In recent years, hardware-in-the-loop (HIL) testing has shown significant promise to serve as a comprehensive rapid prototyping and automated testing platform for advanced power systems. HIL testing is a technique that replaces a physical model, such as an electric vehicle drive train, with a mathematical representation that fully describes the important dynamics of the physical model.
A device under-test, such as an embedded controller or electronic control unit (ECU), interfaces directly with a low-latencyrealtime computing platform that computes the response of the physical system. A test bench simulation provides the ability to inject test cycles and faults into the real-timesimulation, which enables the device-under-test controller to be tested with a wide range of normal and fault operating conditions.
Hardware-in-the-loop enables the testingof closed-loop device-under-test controllers under realistic operating conditions without the need to interface with a high-power system.
HIL tools enable: (1) accelerated testingand validation; (2) reduced testing time needed in the lab; (3) simulation of all operating points and scenarios that are difficult or impossible to recreate with a real system; (4)fault injection capability;( 5) real-time access to all signals that are difficult to measure in a real system.
Existing hardware-in-the-loop tools have been used to test and prototype systems with slower dynamics, including power grid dynamics and power system dynamics. However, current state-of-the-art HIL tools have been insufficient for prototyping power electronics converters, which are becoming ubiquitous in energy conversion andpower processing devices.
A power electronics HIL environment can provide a rapid prototyping platform for the design and testing of power electronics hardware, software,and firmware. Power electronics converters, unlike power systems, are characterized by high-frequency switching devices, including controlled switches (e.g. IGBTs,MOSFETs, thyristors, SCRs) and self commutating switches (e.g. diodes) that operate on the order of 10 kHz.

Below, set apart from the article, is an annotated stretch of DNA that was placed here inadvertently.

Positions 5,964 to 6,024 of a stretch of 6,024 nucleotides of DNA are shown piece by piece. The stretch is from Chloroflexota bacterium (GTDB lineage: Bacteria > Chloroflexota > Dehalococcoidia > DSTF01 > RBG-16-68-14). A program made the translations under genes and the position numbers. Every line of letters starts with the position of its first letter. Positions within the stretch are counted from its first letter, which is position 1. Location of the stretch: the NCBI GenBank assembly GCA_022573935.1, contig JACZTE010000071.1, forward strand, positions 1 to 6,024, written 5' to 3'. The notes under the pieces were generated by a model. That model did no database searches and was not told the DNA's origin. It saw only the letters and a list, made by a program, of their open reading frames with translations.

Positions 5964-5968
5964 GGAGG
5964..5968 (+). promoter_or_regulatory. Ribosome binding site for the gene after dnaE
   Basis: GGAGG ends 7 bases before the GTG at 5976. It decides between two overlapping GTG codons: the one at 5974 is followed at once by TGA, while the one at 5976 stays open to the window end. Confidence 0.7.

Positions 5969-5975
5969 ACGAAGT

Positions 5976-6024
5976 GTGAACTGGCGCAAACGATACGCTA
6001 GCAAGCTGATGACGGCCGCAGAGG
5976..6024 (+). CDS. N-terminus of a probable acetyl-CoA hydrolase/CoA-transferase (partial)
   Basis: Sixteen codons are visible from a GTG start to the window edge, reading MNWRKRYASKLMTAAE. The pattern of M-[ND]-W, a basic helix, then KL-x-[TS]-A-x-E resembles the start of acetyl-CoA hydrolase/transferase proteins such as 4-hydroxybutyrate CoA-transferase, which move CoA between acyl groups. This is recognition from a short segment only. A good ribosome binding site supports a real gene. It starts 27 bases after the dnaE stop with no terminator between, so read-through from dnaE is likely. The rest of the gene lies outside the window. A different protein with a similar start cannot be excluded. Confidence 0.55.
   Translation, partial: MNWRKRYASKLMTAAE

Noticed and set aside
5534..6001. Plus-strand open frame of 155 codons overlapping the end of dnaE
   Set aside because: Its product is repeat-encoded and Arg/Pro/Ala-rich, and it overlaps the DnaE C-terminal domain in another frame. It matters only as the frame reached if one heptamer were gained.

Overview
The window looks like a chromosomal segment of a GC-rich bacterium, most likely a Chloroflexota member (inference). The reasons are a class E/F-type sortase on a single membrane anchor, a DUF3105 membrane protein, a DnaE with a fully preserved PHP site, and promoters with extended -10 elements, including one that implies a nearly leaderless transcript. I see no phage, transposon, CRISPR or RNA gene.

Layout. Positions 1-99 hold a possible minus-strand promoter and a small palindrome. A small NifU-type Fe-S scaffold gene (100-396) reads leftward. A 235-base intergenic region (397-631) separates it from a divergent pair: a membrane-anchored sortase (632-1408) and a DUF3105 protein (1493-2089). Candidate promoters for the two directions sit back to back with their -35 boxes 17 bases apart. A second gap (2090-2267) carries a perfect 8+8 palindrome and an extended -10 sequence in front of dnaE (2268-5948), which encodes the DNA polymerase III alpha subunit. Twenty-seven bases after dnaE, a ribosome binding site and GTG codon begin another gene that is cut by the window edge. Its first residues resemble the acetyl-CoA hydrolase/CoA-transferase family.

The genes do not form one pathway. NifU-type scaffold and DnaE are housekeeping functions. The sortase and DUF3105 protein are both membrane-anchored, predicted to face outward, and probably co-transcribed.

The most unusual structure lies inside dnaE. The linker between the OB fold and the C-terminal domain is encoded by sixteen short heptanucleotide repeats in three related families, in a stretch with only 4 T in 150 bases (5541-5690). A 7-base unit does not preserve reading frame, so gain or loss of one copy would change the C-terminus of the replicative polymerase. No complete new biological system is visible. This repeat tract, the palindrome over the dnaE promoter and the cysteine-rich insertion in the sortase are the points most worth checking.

Furthermore, these switching devices introduce differential andcommon mode voltages and currents at frequencies on the order of 1 MHz and above. Indeed, a realtime simulation of a power electronics converter with a carrier frequencyon the order of 20 kHz requires a sampling timeless than 5 microsecond to capture the important system dynamics.
However, the non-linear switching dynamics has poseda challenge for low-latency, real-time simulation of power electronics converters. Existing simulators for power electronics are limited by a sampling time between 10 to 50 microseconds forrealtime execution, or do not have the ability to be executed in real-time.
This paper describes the design, implementation, and validation of a hardware-in-the-loop (HIL) test platform for electric vehicle drive applications. We implement a HIL platform by interfacing a variable speed drive controller with a real-time simulation of an electric vehicle drive.
A real-time test bench simulation enables drive cycle testing and fault injection capability for the HIL platform. We demonstrate theprototyping capability of the HIL platform with the EPA Urban Dynamometer Driving Schedule (UDDS) on an electric vehicle drive system. Real-time comparisons with a real,small-scale electric vehicle drive validate the fidelity of the real-time simulation under various operating and fault conditions.
Test case simulations demonstrate the fidelity andprototyping capability of the hardware-in-the-loop platform when used for electric vehicle drive testing applications. Additionally, real-time simulation and test resultsdemonstrate the ability of the HIL platform to accurately encapsulate electric vehicle dynamics with time constants that span more than five orders of magnitude.
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